At first, I regarded it with amused interest, as one of many little cults; but gradually I found myself drawn into closer and closer relation with it. There was a wideness in its attitude which I had not found elsewhere. It held place for what was best in Christianity, Judaism, Mohammedanism, Buddhism, Freethought and all the rest, warring with none of these, but finding each of them definitely serviceable to the larger spiritual plan of the universe. It is the great reconciler and harmonizer. I have discovered in it an abiding-place which I had sought in vain for many restless years. It increases, rather than decreases, my eagerness to continue the investigation of truth without bias, and to labor energetically in all branches of human service. I have no fault to find with the differing conclusions of other truth-lovers, and am ready to work with them all as occasion offers."[51] (near 1910)[9]
He became a convert to the religion in later life.[10][53] Morton is visibly in Bahá'í circles from 1915 on the program of presenters at Green Acre,[54] a Bahá'í center of lectures and conferences from about 1912, and got into some debates with a critic of the religion circa 1916.[55] He also served as a alternate delegate from New York to a national convention of the religion in 1918.[56] He received two letters (aka "Tablets") from `Abdu'l-Bahá, then head of the religion, in 1919 which were later published in the Bahá'í journal Star of the West.[57] Morton increasingly gave public talks related to the religion from the late 1910s through the 20s and into the 30s[58] and during the same period addressed the topic of Esperanto sometimes as a Bahá'í specifically.[59] He was vice-president of the Esperanto League for North America, and was the lead teacher of that language at the Ferrer Center (a long-running anarchist school) in New York City.[5]

Similarities, parallels and connectionsEdit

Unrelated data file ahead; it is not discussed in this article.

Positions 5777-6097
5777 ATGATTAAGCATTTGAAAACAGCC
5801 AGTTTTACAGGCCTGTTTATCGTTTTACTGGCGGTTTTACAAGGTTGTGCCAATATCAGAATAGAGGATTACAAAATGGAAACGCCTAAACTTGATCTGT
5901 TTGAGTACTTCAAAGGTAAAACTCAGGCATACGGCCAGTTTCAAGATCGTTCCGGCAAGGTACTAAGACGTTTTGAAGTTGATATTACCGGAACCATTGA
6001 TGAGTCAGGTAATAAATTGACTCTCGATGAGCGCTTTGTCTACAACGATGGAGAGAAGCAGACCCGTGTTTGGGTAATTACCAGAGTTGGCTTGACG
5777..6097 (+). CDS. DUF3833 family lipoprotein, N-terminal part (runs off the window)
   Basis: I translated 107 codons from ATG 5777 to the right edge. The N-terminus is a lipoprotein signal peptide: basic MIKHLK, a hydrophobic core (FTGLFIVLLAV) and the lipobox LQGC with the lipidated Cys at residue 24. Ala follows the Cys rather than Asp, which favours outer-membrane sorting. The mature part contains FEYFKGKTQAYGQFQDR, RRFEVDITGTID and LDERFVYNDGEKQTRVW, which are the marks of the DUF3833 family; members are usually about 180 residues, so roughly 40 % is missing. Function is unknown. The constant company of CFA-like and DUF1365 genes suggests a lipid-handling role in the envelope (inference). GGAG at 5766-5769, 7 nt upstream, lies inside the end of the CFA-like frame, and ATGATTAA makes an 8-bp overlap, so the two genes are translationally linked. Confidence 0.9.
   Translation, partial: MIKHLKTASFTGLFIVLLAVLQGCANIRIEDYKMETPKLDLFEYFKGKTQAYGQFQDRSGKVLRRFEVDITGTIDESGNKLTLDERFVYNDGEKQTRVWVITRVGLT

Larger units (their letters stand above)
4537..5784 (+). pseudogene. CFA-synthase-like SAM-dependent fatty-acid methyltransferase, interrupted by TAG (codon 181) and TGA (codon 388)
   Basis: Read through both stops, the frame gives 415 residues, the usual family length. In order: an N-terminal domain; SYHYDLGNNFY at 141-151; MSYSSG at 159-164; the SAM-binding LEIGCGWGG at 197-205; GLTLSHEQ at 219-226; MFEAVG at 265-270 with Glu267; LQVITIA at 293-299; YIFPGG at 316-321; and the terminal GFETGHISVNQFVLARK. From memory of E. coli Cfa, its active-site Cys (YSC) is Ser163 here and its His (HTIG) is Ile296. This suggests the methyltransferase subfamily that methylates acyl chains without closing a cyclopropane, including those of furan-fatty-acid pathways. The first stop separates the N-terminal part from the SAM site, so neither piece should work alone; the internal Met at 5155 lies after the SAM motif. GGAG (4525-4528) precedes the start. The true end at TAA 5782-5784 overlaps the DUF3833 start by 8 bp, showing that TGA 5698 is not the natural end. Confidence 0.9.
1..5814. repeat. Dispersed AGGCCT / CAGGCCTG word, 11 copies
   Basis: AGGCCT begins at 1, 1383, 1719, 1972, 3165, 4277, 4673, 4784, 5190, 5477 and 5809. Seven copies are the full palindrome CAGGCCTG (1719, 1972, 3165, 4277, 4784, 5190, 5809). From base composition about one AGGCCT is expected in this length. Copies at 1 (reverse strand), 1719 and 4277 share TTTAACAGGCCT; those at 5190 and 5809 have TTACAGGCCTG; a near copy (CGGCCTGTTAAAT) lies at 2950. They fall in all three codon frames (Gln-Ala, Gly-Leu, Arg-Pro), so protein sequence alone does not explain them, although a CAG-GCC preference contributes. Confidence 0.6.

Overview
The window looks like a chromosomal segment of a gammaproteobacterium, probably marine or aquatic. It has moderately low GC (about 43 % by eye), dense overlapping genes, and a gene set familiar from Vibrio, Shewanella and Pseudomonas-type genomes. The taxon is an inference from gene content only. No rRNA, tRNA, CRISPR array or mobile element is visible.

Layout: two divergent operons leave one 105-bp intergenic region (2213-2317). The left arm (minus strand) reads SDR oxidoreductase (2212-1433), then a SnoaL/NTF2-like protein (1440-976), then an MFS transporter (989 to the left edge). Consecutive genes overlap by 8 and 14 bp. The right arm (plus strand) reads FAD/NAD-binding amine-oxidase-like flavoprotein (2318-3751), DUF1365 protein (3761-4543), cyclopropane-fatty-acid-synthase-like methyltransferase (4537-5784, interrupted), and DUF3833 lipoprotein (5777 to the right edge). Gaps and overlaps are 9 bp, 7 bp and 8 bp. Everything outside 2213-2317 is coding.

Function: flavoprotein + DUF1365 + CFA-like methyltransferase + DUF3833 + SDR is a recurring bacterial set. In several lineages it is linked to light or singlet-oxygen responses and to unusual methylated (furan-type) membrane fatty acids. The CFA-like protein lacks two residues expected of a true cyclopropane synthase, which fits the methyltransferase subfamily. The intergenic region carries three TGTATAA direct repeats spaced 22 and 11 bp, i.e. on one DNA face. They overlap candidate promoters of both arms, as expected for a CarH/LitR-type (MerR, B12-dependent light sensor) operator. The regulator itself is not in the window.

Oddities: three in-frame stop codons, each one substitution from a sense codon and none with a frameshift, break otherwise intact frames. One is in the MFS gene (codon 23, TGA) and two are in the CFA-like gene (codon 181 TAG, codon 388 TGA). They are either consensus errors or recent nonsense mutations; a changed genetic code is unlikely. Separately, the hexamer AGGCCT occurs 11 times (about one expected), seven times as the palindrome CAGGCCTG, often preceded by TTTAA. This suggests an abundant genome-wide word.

It is worth noting perhaps that other Bahá'ís were interested in the single tax movement originated around the ideas of Henry George, and other ideas also in common with the young Morton.[60] Among these were Paul Kingston Dealy and Marie Howland. Both had joined the religion some years earlier around 1897-8. Dealy and Howland had joined the religion in different cities - Chicago, the first national community of Baha'is in the US in the case of Dealy, and Howland in Enterpririse Kansas, the second such in the States. Dealy had also previously run for office under the People's Party circa 1895 but in Chicago. Howland and her husband had also been interested in the ideas of sexual freedom against the norms of the day and the cultural situation of women though Howland's husband soon died. Both Dealy (and his family) and Howland, independently, also moved to commune of sorts although this one was different, at Fairhope, Alabama, circa 1898-9. There Howland established the first library and worked on the first newspaper, another interest of Morton's, of the colony. Another Bahá'í couple - Honoré Jaxon and Aimée Montfort show similar interests as well. Jaxon had been an anarchist a decade before and been involved in another commune of sorts at Topolobampo Mexico, and then joined the religion about 1897 in Chicago shortly before Aimée. They had married and pursued worker's rights involvements though their long term interested turned to Canada.[61][62] It is not known if Morton, Dealy, Howland, Jaxon or Montfort ever knew of each other. Additionally Thornton Chase, called the first Bahá'í in the West, was a student of Morton's grandfather, Rev. Samuel Francis Smith, in his youth.[63]